Headline numbers tell us that things are less bad, but let us look deeper. Let us look at U6. U6 includes part-time workers who want to be full time. That figure is 15.8%.

"The comprehensive unemployment rate which is referred to as U6 and 
includes part time workers that want full time jobs and discouraged
workers that have stopped looking but will take a job if offered, rose
to 15.8% from 15.6% and 9.2% in April 2008."

Source: The Big Picture by

Wednesday, May 06, 2009

Reasons to be a Positive Bear

1. ADP Reported few job losses in April.


Approximately 491,000 jobs were lost in the private sector. The markets expected a fall of 645,000.

2. LIBOR spreads are now under 1%. When Lehman collapsed last year, the spread was over 4%. Teck Corporation was able to raise over $4B from the debt markets (albeit the yield on the debt is around 10%). Last month many thought Teck would collapse under its existing debt obligations.

3. The "Stress Test" was leaked to the markets. How convenient. The "leak" is preparing the markets to price in and accept that Bank of America will need $34B. Citi will need around $5B. Wells Fargo will need 15B (didn't Buffett champion this company?). Full results come tomorrow, but as Warren Buffett said, the test will not have much meaning or value.

Analysis and Conclusions:
Market "pros" will continue to cheer on the rally, the recovery, the recovery by end of year, "less worse" unemployment, and a "bottom." The latest earnings reports have all exceeded lowered forecasts. The lowered earnings forecasts were reasons the stock market fell two months ago. Beating the lowered expectations would conversely justify a rise in the stock market.

A rising market does not in itself justify a return to "good times." I has, however, very quickly fueled a mini-bubble for specific sectors, namely the resource sector. Teck Corporation did not improve fundamentally overnight. It is still in heavy debt due to expensive acquisitions. Its survival depends on rising commodity prices. The same can be said for the energy sector.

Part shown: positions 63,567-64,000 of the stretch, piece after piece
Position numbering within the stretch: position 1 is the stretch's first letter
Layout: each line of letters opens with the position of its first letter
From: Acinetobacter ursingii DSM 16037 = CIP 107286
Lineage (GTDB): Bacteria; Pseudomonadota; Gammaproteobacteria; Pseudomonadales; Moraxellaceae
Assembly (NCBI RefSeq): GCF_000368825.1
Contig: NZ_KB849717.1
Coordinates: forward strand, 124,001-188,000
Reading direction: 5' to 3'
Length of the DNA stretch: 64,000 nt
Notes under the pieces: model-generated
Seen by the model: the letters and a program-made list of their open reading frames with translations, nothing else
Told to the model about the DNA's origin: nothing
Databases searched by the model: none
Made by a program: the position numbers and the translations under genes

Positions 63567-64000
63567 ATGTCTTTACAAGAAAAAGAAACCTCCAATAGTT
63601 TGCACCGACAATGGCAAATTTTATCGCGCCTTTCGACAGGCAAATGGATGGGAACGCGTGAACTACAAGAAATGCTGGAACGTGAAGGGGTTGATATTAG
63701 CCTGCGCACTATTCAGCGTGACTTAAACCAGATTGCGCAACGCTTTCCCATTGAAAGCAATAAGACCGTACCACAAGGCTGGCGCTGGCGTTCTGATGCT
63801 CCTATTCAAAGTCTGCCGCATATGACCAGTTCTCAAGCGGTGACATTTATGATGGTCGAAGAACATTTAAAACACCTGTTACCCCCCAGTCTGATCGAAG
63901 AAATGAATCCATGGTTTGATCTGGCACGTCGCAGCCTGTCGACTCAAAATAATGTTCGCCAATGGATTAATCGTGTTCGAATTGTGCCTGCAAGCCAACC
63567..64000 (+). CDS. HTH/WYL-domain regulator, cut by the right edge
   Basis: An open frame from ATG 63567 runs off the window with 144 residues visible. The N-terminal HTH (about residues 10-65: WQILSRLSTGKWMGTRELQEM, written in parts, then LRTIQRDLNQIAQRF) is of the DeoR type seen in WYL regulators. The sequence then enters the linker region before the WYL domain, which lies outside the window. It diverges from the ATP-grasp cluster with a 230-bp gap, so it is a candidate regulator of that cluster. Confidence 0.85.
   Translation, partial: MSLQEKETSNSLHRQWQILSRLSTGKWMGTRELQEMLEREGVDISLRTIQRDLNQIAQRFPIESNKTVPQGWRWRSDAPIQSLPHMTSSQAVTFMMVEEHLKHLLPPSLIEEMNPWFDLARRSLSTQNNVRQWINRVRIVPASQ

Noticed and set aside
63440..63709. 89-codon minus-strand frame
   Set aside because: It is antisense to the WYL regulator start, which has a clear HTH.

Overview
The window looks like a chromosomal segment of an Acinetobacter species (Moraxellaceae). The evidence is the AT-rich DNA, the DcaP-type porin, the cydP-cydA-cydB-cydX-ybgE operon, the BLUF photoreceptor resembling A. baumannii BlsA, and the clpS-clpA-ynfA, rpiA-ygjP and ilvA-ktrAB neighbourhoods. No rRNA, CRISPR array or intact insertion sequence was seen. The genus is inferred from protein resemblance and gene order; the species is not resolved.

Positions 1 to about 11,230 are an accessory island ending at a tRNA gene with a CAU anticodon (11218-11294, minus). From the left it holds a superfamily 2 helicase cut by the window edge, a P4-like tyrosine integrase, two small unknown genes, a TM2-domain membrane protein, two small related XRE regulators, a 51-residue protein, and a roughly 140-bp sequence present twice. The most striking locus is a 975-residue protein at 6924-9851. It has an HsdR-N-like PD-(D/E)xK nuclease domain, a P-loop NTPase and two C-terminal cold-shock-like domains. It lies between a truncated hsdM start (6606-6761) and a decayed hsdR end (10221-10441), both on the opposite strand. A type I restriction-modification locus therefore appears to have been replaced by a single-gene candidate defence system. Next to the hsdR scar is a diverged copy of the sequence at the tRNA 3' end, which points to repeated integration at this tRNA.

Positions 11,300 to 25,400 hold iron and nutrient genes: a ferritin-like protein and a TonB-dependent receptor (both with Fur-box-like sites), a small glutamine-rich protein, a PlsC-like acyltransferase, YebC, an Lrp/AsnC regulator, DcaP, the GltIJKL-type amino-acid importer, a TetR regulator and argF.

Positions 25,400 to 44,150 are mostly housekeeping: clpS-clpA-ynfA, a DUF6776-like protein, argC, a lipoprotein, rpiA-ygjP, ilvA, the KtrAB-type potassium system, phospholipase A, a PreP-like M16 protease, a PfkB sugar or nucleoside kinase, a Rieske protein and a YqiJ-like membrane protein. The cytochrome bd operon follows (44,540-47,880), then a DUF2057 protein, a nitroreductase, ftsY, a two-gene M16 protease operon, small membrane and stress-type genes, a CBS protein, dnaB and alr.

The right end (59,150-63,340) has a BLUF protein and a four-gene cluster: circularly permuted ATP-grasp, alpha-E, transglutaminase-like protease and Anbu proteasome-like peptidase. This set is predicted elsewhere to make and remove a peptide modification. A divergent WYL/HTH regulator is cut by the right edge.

In effect, it is possible that a mini-bubble may emerge in oil/energy. Excess money in the system needs to flow somewhere. This is assuming that money is indeed in excess in our economic system. If the banking sector is not recovering, then money will be "stuck" in the same (subprime, etc.) debt that is a drag in the economy.

This is the tug-of-war that must be closely monitored.

A user on brought this clip to my attention:

Investors need to keep adapting to the changing winds. This is not to be interpreted as a promotion of day trading, swing trading, or momentum trading. It simply means that if the economy is truly improving, then adjust a portfolio accordingly, in small steps.

Monday, May 04, 2009

Good News?

  • NAR’s Pending Home Sale Index rose 1.1% from March 2008. The less significant Pending Home Sales (monthly gains) were also positive, rising 3.2% from February to March 2009
  • Most of the gains came in the regions with the highest foreclosures: The South and West gained, while the NorthEast and Midwest fell
Show me 3 months of stronger or improving home sales. Show me a rising monthly improvement in this sector and I will be convinced. Still, DOW @ ~8400 and S&P > (over) 875 are significant levels. Needless to say, SRS has traded significantly downward this past month.

Unemployment figures will also be released this Friday. It is best to place great emphasis on these figures.